Sierra Nevada Corporation has been developing the Dream Chaser for the past sixteen years. It’s the descendant of a number of single-stage-to-launch (SSTL) projects. In short, it launches from a single stage and then returns to Earth and can land at any commercial airport. It’s engines burn alcohol and not hydrazine (so it won’t blow up). The SpaceX Falcon 9 launch vehicle lands, and the reusable nature of the program means that nothing is tossed into the ocean to put the payload into low Earth orbit.
There are a number of military and civilian missions envisioned for the Dream Chaser. Maybe it will be the first genuine space plane of the US Space Force? (MAGA)
It can operate with a crew of from two to seven or it can be flown as a cargo space plane, delivering supplies and then returning to Earth. (The cargo version is called the “shooting star”)
The first ISS flight of the Dream Chaser Demo-1 is planned for 2021. Completion of NASA’s Integrated Review Milestone 5 (IR5) confirms that development is still on schedule.
Manned Mission to Mars
I’m one of the least enthusiastic people around when it comes to serious talk about a manned mission to Mars. I think that the technology to do that is many decades out, with a lot of investment in space between now and then. Space, outside Earth’s protective radiation belts is extremely dangerous.
The best plan I’ve heard and it was an old one by Werner Von Braun was that we send several redundant spacecraft to Mars at the same time. It would be ruinously expensive but it would offer the best chance of getting there with the flight crew in one piece. If one ship developed a problem, the crew could be transferred in-flight.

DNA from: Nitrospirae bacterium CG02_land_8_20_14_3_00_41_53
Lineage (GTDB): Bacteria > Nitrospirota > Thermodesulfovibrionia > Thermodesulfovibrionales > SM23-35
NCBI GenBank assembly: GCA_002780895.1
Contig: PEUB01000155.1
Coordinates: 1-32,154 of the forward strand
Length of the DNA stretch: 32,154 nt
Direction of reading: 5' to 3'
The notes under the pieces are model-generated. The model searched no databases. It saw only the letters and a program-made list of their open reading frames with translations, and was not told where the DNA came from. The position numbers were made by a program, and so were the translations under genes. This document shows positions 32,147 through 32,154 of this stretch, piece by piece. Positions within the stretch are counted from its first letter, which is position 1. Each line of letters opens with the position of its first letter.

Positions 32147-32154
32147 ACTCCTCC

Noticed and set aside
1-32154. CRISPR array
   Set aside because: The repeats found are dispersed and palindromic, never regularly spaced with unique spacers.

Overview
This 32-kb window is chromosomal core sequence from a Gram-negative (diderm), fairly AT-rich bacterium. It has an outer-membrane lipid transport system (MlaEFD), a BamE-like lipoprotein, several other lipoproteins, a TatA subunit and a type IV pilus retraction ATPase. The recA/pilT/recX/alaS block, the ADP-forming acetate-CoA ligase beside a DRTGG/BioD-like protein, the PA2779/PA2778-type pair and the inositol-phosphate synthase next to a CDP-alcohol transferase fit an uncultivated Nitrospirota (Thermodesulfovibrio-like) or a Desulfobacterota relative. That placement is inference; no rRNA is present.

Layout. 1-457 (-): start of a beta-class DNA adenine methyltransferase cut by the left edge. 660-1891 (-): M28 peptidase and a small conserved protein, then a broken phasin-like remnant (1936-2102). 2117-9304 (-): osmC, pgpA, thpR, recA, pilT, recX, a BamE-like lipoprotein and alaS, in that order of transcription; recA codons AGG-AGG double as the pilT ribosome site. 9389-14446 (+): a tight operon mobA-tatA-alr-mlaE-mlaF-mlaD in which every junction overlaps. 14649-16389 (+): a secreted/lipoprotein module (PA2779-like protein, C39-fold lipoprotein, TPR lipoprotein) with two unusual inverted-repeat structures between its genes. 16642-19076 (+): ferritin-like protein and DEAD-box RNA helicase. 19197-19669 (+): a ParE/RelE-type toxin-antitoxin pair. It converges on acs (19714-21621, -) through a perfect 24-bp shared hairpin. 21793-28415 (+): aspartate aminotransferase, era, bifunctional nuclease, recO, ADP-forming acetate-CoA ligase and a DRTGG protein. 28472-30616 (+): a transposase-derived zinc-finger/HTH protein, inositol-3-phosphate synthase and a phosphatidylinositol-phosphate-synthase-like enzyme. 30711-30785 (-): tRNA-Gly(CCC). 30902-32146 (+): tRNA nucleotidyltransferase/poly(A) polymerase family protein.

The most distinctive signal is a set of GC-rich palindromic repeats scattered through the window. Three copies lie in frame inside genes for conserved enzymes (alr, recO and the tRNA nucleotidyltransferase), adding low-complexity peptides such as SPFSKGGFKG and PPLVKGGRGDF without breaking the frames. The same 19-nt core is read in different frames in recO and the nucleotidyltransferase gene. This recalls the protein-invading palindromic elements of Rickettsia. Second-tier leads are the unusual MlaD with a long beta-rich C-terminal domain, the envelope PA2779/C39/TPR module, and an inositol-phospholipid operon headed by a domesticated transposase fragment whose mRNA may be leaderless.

Robotics are to the point where we should be able to put a robotic base on Mars long before we send people. Test the base, test the concept, send crawlers and fliers around mars to fully explore the environment, extract water from sub-surface layers and process it, and then, one day, the landlords can arrive.
Maybe a manned presence could be established in lava tubes? Perhaps some other solution will present itself, or maybe Mars just won’t be interesting enough to send human beings? Or maybe we’ll be too busy burning society down to even approach the matter of putting people on Mars as a permanent colony.
I, for one, woudn’t like to be on Mars and learn that the space program has been canceled because of a Chinese Plague or because of minority dissatisfaction, or because a Democrat administration took office and decided to buy votes with the money earmarked for resupply on Mars. We definitely need to get our ducks in a row here first. Maybe a good first step would be to have college professors stop preaching “burn it down”. Or am I being overly dramatic?